|Brewsearch & Development -
|I just read a preview of the new entry in BeerNexu's He Said/She Said and became angry. I
did a little research and this is what I found. AB-InBev iis using its formidable US market heft
to squeeze out those fast-growing craft-beer makers thanks to the three tiered system. After
Prohibition, the US government sought to limit the market power of brewers by imposing the
system on the industry. It requires that one set of firms would brew beer; another set would
distribute it; and a third would retail it, either in bars or carryout stores. So, in most states,
distributors—the companies that move beer from breweries and stock retail outlets' shelves
and bars' taps and bottle offerings—can't be owned directly by brewers.
To get around that restriction, megabrewers have sought more or less exclusive agreements
with nominally independent distributors. Today, the US beer market is dominated by AB InBev
and rival MillerCoors, which together own about 80 percent of the market. Independent craft
brewers account for 11 percent of the US market—and that's growing rapidly. Most
distributors sell either InBev or MillerCoors brands as their bread and butter plus a
smattering of independent craft brews. So AB InBev has launched w a new plan to reverse
declining volumes" in the US by offering sweet incentives for company-aligned distributors to
restrict sales of craft beers and push more Bud Light and whatnot.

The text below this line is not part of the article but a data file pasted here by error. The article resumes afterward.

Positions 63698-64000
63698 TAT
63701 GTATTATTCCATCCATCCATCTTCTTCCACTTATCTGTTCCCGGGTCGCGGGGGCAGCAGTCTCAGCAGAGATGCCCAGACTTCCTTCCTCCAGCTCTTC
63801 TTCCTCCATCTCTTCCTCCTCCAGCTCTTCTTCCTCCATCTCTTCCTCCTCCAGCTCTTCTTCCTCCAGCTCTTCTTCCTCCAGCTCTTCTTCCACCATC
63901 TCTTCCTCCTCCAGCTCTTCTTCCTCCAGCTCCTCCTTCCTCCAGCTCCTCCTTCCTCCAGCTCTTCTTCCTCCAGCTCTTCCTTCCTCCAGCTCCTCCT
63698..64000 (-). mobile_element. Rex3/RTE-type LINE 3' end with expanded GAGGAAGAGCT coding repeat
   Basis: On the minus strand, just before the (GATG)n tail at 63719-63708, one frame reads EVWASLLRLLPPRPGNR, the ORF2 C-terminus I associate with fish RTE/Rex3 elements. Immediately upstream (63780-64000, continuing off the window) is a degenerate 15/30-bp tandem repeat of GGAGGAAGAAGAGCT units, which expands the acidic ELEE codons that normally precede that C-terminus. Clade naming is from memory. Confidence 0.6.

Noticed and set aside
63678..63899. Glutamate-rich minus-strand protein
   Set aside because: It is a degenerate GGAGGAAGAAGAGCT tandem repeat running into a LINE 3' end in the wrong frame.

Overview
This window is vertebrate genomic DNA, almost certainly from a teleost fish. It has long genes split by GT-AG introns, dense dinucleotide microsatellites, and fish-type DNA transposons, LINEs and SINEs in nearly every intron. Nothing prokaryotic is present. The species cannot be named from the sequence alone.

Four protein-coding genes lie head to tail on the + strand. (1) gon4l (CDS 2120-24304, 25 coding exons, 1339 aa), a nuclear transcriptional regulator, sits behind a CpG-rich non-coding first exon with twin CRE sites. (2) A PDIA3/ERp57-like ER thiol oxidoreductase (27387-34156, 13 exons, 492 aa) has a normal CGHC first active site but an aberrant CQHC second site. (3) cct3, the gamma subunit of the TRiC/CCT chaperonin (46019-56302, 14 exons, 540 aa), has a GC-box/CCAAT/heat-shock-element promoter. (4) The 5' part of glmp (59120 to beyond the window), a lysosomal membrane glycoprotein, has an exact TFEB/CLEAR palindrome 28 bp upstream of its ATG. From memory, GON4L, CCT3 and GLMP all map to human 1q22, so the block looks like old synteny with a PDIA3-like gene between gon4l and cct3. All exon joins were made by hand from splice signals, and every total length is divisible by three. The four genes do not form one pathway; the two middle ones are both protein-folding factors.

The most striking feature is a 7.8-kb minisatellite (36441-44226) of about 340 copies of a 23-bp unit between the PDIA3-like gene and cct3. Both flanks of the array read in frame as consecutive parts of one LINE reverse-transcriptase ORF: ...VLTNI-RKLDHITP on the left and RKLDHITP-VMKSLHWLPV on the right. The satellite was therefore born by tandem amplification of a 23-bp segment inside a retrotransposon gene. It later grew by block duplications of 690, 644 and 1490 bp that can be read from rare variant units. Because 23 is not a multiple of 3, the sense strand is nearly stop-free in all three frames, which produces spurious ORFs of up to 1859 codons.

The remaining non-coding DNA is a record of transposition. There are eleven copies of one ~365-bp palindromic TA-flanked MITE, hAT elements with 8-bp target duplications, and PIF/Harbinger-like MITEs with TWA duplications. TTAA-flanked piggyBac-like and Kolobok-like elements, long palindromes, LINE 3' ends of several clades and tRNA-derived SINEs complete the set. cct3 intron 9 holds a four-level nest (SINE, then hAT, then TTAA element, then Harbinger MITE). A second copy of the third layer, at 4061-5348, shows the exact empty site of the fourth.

This incentive program could offer some independent distributors in the U.S. annual
reimbursements of as much as $1.5 million if 98% of the beers they sell are AB InBev brands.
Distributors whose sales volumes are 95% made up of AB InBev brands would be eligible to
have the brewer cover as much as half of their contractual marketing support for those
brands, which includes retail promotion and display costs. It is estimated that participating
distributors would receive an average annual benefit of $200,000 each. And beyond pushing
up the percentage of AB InBev products in the mix, the incentive plans place another
restriction on the distributors - they can only carry craft brewers that produce less than
15,000 barrels or sell beer only in one state.
At least one distributor has dropped a craft brewer as a result of the incentive program.
Deschutes Brewery President Michael Lalonde said Grey Eagle Distributing of St. Louis last
week decided it will drop the Oregon brewery behind Mirror Pond Pale Ale because it "had to
make a choice to go with the incentive program or stay with craft."
All of this raises the question: Under US antitrust law, can a giant company legally throw
around its weight like that? The answer may well be yes since the incentive program is
voluntary—that is, distributors are free to decline the extra support and continue stocking as
many craft brands as they want. Currently, t, just 38 percent of AB InBev-aligned distributors
participate in the company's incentive programs. The company aims to double participation in
three years behind the new rewards plan. But don't give up just yet. The government anti-
trust division is looking into this very carefully. I'll keep you posted.
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|Budweiser Gets Me Angry
|To all my readers and friends, I want to thank you for all your support during my time at Nik's
Wunderbar and at the Northside Lounge. I'm moving back to the enviromental/ecological field so
the next time you see me at a pub it will likely be on a stool next to you. I'll continue to write my
column here on BeerNexus giving you my take on what's happening in the beer world with my
insights derived from many years in the industry. Cheers!